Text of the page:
Ephemeris by Norm Sibum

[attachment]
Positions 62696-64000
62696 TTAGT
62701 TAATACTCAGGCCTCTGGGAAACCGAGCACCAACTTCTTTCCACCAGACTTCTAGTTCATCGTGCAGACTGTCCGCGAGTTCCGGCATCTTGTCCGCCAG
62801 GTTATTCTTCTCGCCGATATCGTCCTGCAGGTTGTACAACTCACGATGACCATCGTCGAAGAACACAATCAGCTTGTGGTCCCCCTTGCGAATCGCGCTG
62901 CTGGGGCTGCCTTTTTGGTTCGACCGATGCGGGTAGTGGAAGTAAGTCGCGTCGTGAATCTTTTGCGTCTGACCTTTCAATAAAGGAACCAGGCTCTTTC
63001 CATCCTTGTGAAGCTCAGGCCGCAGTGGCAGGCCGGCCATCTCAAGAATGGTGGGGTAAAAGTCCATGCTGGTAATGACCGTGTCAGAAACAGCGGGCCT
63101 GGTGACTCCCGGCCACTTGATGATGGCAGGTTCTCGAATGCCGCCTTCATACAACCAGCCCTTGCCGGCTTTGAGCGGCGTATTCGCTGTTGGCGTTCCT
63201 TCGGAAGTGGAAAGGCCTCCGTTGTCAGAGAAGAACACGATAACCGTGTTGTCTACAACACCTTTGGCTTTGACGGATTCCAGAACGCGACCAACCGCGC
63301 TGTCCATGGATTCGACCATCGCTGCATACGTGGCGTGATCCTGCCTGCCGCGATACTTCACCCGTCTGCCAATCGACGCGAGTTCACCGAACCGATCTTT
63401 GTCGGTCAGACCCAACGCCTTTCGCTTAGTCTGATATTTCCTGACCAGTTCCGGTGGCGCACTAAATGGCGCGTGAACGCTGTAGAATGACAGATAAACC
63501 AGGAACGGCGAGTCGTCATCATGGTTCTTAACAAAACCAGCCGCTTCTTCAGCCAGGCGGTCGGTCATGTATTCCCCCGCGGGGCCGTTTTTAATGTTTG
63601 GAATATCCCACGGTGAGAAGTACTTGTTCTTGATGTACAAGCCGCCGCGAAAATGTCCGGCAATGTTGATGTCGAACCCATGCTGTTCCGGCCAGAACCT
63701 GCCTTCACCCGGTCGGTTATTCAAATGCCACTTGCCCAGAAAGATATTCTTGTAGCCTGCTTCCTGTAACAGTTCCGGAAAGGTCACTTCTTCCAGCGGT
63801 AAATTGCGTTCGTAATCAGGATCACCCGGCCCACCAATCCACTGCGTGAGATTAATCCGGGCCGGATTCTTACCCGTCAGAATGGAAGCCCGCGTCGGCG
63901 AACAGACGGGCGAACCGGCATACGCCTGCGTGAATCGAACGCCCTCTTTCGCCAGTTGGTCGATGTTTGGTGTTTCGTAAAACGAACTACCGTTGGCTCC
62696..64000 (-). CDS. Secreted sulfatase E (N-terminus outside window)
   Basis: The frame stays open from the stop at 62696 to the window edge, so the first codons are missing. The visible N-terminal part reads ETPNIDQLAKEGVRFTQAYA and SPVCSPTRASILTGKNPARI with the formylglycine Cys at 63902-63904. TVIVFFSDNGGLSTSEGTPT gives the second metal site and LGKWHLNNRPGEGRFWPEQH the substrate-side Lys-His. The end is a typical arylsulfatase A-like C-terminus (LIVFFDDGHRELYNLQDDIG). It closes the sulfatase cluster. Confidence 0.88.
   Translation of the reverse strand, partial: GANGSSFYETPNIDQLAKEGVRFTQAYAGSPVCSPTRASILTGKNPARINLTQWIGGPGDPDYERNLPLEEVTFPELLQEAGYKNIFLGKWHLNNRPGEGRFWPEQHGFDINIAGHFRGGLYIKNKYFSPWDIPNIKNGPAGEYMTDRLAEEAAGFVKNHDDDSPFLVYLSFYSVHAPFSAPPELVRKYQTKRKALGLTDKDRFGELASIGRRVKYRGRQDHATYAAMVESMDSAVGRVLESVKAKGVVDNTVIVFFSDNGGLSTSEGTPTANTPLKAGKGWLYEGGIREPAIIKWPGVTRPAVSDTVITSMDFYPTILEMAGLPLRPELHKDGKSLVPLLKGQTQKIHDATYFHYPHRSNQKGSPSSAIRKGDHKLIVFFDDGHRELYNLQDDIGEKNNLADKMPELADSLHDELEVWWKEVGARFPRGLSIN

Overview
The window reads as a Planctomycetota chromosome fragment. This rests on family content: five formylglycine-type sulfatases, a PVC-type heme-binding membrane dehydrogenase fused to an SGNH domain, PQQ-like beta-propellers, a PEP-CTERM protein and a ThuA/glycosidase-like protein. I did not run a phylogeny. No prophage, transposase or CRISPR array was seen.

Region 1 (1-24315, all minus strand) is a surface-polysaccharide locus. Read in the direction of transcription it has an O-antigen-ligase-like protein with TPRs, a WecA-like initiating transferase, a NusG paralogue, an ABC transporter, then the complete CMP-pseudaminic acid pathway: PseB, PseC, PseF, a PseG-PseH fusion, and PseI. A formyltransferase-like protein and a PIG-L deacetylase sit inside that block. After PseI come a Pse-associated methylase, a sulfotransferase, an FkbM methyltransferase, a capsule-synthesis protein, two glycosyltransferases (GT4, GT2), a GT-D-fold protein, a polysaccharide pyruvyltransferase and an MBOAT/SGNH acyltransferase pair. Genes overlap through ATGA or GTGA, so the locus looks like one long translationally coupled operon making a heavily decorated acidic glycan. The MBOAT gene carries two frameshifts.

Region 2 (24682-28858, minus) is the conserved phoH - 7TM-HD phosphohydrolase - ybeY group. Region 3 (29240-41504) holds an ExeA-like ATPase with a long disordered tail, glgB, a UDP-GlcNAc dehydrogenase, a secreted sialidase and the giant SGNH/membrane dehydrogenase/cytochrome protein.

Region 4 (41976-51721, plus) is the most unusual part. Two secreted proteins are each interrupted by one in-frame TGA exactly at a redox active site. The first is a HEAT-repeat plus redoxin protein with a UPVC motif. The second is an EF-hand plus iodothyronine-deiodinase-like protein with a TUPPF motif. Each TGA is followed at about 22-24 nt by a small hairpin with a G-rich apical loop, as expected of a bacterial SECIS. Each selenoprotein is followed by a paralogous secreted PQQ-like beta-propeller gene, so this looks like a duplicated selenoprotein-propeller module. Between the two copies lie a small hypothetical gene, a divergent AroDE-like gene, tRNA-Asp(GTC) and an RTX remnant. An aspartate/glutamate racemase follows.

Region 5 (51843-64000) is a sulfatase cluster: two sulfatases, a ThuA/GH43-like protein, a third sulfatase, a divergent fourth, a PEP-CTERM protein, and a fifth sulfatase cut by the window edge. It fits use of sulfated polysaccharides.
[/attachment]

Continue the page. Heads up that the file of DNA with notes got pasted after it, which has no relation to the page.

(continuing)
London Lunar whispers Walser at me, as if Walser were a name that only can be whispered, even if the man made nothing like the splash Joyce made in the European literary lake. However, Walser, it seems, did affect something of an undertow in literary doings, so much so, he had the respect of Kafka, Hesse and Musil, among others; and in a more contemporary time, Sebald. Of which Walser do I speak? Robert Walser, Swiss author and apparent lunatic. The Wikipedia write-up on him characterizes his output, and I paraphrase, as ‘playful serenity behind which lurk existential terrors’. Yes, well, there are those existential terrors. Literary Thug #1, on the other hand, finds Sebald a crashing bore; suspects him of being but a pin-up boy for that part of academe that is fatally addicted to cachet. Literary Thug #1, perhaps, does partake of the national sulk that is part bravado or homebrew take-down of the elite, and part prejudice against foreign-born literary sophistication. Sophistication that does not come pre-packaged as an ism is particularly spurious. (London Lunar would insist Sebald is not an intellectual writer, meaning he is not, willy-nilly, poncy.) God knows, there are plenty of Canadian intelleckshual writers of either gender deep in mackinaw and work boots, so, what of their outlook on existential terrors? Alright then: no dread in Yellowknife, try Sudbury. I do believe Literary Thug #1 observed there are no characters in a Sebald treatment of life; it is all about self, self, self, nothing but the navel-gazing, m’am. Well, I am not going to take sides in what could threaten to become a dust-up between two good friends of mine, and though I have my own quarrels with artyfartiness, I do not flinch at the spectre of ‘fine writing’ as per fine writing; and I would not insult the ‘people’ by going proletarian on them, pretending to know what makes ‘the people’ tick and letting the world in on the secret in some endlessly patronizing fashion. Morning. Nikas. Speaking of ‘the people’, here is Irish Harpy who will have something to complain about in a moment – just give her a second to get her bearings and that first flash of caffeine in her system. Enter Bilko, one nemesis I have among others in local life, especially on a Tuesday morning when he has his gig in this very place, which it is to carry on in his booth like a one-man Spike Milligan band; and, if you have any thoughts in your head, forget them. Whatever the syndrome from which he suffers, he, all by himself, can with aplomb defend any Canadian literary bastion you care to identify against all European fetishism that springs to mind, should he take an interest in such matters. (I wonder how he feels about Truffaut.) E was over a few nights ago to watch Brideshead Revisited. It is, she most emphatically declared, her cup of tea. I confess to liking the movie, the series, the book, and not necessarily in that order. The movie should perhaps be required viewing, just as The Night of the Iguana ought to be. Or that little minds with God in them do terrible things. As do some large minds with all of paradise in their assumptions, not to mention sympathy for the devil. I have been harbouring a notion of late of going on about the soul and redemption, but why jeopardize my street creds? Besides, such goings-on is generally frowned upon at any Comedy Central whose Wizard of Oz, whose patron saint is Darwin or some such oracle of scientific reasoning. (I have no argument with Darwin or some such when it comes to the pure operation of science in its relations with the workings of nature; secularists of missionary zeal trouble me, however. There seems to be no relaxing around them.) For all that, Thistle is back. He has a handful of books he wishes for me to read, as if that were all I needed for a raison d’etre in life. He otherwise goes on about oysters and Spanish Banks and the snow on Vancouver mountain peaks and how it is he takes a dim view of the idle, especially the idle rich. Life on that coast must certainly be idyllic—Guitar Teach also threatens to civilize me, even if it is too late in the game for me and musicianship to occupy the same page, as it were. But duet-ing with the man, having at Bach’s Minuet in G with a flat pick with just the right give in it – it does bizarre things to ‘soul’ and ‘redemption’ and the urge to keep open a channel of communications with those words. Now, speaking of ancient peoples, and seeing as they had no science of which to properly boast, did the lack thereof render them stupid and bereft of any understanding of anything? Ah, you think this a question I just happened to have plucked out of the air at random. It may well be. Perhaps Literary Thug #1 drove me to it, he the seventh son of the seventh proverbial son tucking into that proverbial seventh Heineken. Still, there is the following: It may be said with some plausibility that there is an abecedarian ignorance that comes before knowledge, and another, doctoral ignorance that comes after knowledge; an ignorance that knowledge creates and engenders, just as it undoes and destroys the first—Montaigne.